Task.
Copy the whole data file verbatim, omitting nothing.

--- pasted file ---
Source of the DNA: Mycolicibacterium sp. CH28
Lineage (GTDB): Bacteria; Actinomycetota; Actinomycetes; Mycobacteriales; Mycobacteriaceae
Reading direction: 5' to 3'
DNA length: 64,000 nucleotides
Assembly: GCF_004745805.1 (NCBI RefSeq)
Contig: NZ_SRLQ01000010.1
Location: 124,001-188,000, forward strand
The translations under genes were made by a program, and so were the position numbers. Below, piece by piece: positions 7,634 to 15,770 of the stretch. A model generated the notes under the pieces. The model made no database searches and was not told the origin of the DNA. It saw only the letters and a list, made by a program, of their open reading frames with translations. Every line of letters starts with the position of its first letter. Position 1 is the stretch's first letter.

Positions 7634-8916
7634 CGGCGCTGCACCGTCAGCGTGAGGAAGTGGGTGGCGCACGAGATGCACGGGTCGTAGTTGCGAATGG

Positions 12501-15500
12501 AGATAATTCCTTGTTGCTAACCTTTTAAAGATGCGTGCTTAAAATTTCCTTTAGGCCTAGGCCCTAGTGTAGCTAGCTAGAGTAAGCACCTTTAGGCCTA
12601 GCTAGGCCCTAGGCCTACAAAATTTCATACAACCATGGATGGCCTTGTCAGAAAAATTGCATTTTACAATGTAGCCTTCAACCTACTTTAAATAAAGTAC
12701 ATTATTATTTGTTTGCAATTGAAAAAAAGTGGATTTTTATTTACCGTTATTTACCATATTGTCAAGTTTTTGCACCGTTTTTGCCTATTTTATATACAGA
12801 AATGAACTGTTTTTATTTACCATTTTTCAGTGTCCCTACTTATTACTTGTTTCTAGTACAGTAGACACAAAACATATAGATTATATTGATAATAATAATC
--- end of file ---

Source of the DNA: Mycolicibacterium sp. CH28
Lineage (GTDB): Bacteria; Actinomycetota; Actinomycetes; Mycobacteriales; Mycobacteriaceae
Reading direction: 5' to 3'
DNA length: 64,000 nucleotides
Assembly: GCF_004745805.1 (NCBI RefSeq)
Contig: NZ_SRLQ01000010.1
Location: 124,001-188,000, forward strand
The translations under genes were made by a program, and so were the position numbers. Below, piece by piece: positions 7,634 to 15,770 of the stretch. A model generated the notes under the pieces. The model made no database searches and was not told the origin of the DNA. It saw only the letters and a list, made by a program, of their open reading frames with translations. Every line of letters starts with the position of its first letter. Position 1 is the stretch's first letter.

Positions 7634-8916
7634 CGGCGCTGCACCGTCAGCGTGAGGAAGTGGGTGGCGCACGAGATGCACGGGTCGTAGTTGCGAATGG

Positions 12501-15500
12501 AGATAATTCCTTGTTGCTAACCTTTTAAAGATGCGTGCTTAAAATTTCCTTTAGGCCTAGGCCCTAGTGTAGCTAGCTAGAGTAAGCACCTTTAGGCCTA
12601 GCTAGGCCCTAGGCCTACAAAATTTCATACAACCATGGATGGCCTTGTCAGAAAAATTGCATTTTACAATGTAGCCTTCAACCTACTTTAAATAAAGTAC
12701 ATTATTATTTGTTTGCAATTGAAAAAAAGTGGATTTTTATTTACCGTTATTTACCATATTGTCAAGTTTTTGCACCGTTTTTGCCTATTTTATATACAGA
12801 AATGAACTGTTTTTATTTACCATTTTTCAGTGTCCCTACTTATTACTTGTTTCTAGTACAGTAGACACAAAACATATAGATTATATTGATAATAATAATC